Clipped From The Salina Journal

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 - Letters Stop fort expansion The possible...
Letters Stop fort expansion The possible expansion of Fort Riley should have Salina area residents up in arms. One of the four expansion sites being considered is in Ottawa County and is barely a dozen miles from Salina as the crow flies. Another site is just up the road. The residents in the Junction City and Manhattan area know far too well what it is like to have an "impact zone," such as they propose to make near Salina, in the area. They hear the constant volley of gunfire as the soldiers practice their maneuvers 250 days a year north of Junction City. Miles away, in Manhattan, the thunder created by the rain of firing has one looking to the sky to see if a storm is rolling in. The ground shakes, the china closet rattles, cracks creep into the plaster and the firing continues. According to Mark Meseke, public affairs officer at Fort Riley, "These new helicopters and tanks require more area. They are capable of doing more — they have more firepower and are faster." So, it seems the thunder in Salina may get to be even louder than that endured in Manhattan. But there are some business men in Junction City who don't mind the noise caused by the firing. Those are the ones who recently visited the Pentagon to push for expansion of Fort Riley. There is no indication the fort will be closed if expansion is not approved. Yet, the Junction City Chamber of, Commerce is pushing for expansion, but not at the expense of Geary County. Jim Carrico, Junction City chamber president, suggests other sites, including an old air base in Salina! Carrico says the chamber's involvement in expansion is merely "to advance the commercial, industrial and civic interests of Junction City." Surely the Salina area residents are not willing to give up the quality of environment they now enjoy just so some Junction City businessmen can pad their pockets. Traveling east from Salina on Interstate 70 has been a pleasure drive since the interstate was opened. But what will it be like when the Big Red One clogs the interstate with their new M-l tanks, their new Bradley fighting vehicles, their big trucks and all those jeeps? What good will all that heavy equipment do to a road already in need of repair? The sky is quiet now, but imagine those 18 new Black Hawk helicopters, which cost no less than $4.6 million each, hovering about. And what will happen a few years from now, when the newly acquired 80,000 acres of rich farm and grass land is abused beyond the Army's liking? Will they condemn an adjacent 80,000 acres closer to Salina? According to Col. Gary LaGrange, garrison commander, the expansion is necessary because, "Much of the land is covered with artillery rounds and is full of duds.'' He says "The training areas in the pastures have been eroded such that they are on the verge of a dust bowl. We must rest that land.'' LaGrange said that if the fort does not expand it could use simulators or increase training at sites in other states. At Fort Irwin, Calif., the Army seeks to acquire 240,000 acres of mostly desert land and is fighting an animal rights group that wants to keep the land for the desert tortoise, which was recently declared an endangered species. In Washington, the proposed expansion of Fort Lewis into an unpopulated high desert has been fought by those interested in preserving some rare plants and Indian burial grounds. In Kansas, it is the farmers and ranchers who are endangered. Not only would the expansion kill wildlife, kill much of the grass and trees, erode the soil and cause wildlife to flee to safety, it would disrupt the way of life of those in the surrounding area. Indians and settlers are buried on the proposed sites. But it is the living we should be fighting for, not only for our sake but for the children, and for generations to come. By writing as many Kansas delegates as possible, maybe this expansion can be stopped. -BETTY LARSON Kansas City Recall county officials Due to the farce of the 1990 Saline County reappraisal, I think we, the residents of Saline County, should recall all elected county officials involved in any way with the new reappraisal and recall county administrator Dana Morse, and should sue Saline County for all loss of wages and expenses due to appealing this new reappraisal. - J. NEIL JEDNORALSKI 2216Brookwood Quotation If advertising encourages people to live beyond their means, so does matrimony. — Bruce Barton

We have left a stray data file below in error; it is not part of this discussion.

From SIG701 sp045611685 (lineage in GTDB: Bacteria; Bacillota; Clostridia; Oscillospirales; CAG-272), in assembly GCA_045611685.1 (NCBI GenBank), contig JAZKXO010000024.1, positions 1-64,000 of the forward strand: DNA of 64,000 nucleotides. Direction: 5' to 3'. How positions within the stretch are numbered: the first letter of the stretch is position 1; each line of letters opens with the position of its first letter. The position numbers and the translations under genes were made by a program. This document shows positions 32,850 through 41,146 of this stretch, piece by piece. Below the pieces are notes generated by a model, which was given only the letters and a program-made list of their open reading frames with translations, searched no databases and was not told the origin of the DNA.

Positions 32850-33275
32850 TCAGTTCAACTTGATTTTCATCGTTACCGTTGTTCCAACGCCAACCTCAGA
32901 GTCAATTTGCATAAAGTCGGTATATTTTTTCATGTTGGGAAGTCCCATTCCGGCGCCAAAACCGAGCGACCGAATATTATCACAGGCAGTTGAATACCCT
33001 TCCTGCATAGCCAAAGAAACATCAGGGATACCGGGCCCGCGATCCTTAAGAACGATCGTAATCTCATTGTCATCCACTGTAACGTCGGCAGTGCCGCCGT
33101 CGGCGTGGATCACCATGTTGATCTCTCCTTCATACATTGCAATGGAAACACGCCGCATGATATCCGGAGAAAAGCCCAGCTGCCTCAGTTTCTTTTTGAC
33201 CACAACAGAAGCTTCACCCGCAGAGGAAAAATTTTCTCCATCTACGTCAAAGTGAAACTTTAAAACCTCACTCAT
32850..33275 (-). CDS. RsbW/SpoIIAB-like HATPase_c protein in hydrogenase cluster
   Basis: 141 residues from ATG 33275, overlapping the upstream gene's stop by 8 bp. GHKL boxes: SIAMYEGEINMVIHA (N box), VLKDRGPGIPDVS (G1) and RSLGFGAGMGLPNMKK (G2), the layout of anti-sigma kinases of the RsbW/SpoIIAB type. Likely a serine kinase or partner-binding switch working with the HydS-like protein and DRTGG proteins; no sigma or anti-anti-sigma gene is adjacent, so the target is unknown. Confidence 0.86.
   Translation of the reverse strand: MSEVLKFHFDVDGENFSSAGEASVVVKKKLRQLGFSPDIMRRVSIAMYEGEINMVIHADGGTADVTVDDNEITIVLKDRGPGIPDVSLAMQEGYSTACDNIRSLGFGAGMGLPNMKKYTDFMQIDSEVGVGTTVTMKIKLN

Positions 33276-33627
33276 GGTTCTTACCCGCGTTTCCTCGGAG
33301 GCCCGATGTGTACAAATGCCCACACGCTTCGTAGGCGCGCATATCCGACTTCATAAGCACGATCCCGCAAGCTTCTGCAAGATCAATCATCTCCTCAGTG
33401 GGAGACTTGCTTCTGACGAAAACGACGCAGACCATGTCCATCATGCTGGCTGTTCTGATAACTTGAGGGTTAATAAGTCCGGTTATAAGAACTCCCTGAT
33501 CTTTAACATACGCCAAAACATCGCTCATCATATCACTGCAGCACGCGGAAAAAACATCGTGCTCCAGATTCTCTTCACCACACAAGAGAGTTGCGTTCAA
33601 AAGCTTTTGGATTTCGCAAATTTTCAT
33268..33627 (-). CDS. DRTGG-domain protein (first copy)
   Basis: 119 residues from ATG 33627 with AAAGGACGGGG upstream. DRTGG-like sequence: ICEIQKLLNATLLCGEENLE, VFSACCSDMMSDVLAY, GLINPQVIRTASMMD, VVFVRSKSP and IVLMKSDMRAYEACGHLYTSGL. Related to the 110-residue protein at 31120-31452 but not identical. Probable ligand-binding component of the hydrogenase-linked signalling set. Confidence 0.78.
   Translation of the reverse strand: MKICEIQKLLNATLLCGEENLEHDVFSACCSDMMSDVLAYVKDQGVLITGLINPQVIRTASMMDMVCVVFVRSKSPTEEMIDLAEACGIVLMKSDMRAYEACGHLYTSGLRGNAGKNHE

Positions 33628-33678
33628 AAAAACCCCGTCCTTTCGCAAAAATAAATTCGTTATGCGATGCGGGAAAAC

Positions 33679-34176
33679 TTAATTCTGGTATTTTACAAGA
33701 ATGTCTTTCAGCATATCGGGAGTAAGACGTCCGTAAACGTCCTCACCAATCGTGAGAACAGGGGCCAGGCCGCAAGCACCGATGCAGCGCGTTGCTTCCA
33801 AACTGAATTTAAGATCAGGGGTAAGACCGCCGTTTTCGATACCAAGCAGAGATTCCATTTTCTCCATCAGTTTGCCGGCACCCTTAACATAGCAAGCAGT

Clipped from
  1. The Salina Journal,
  2. 25 Apr 1990, Wed,
  3. Page 4

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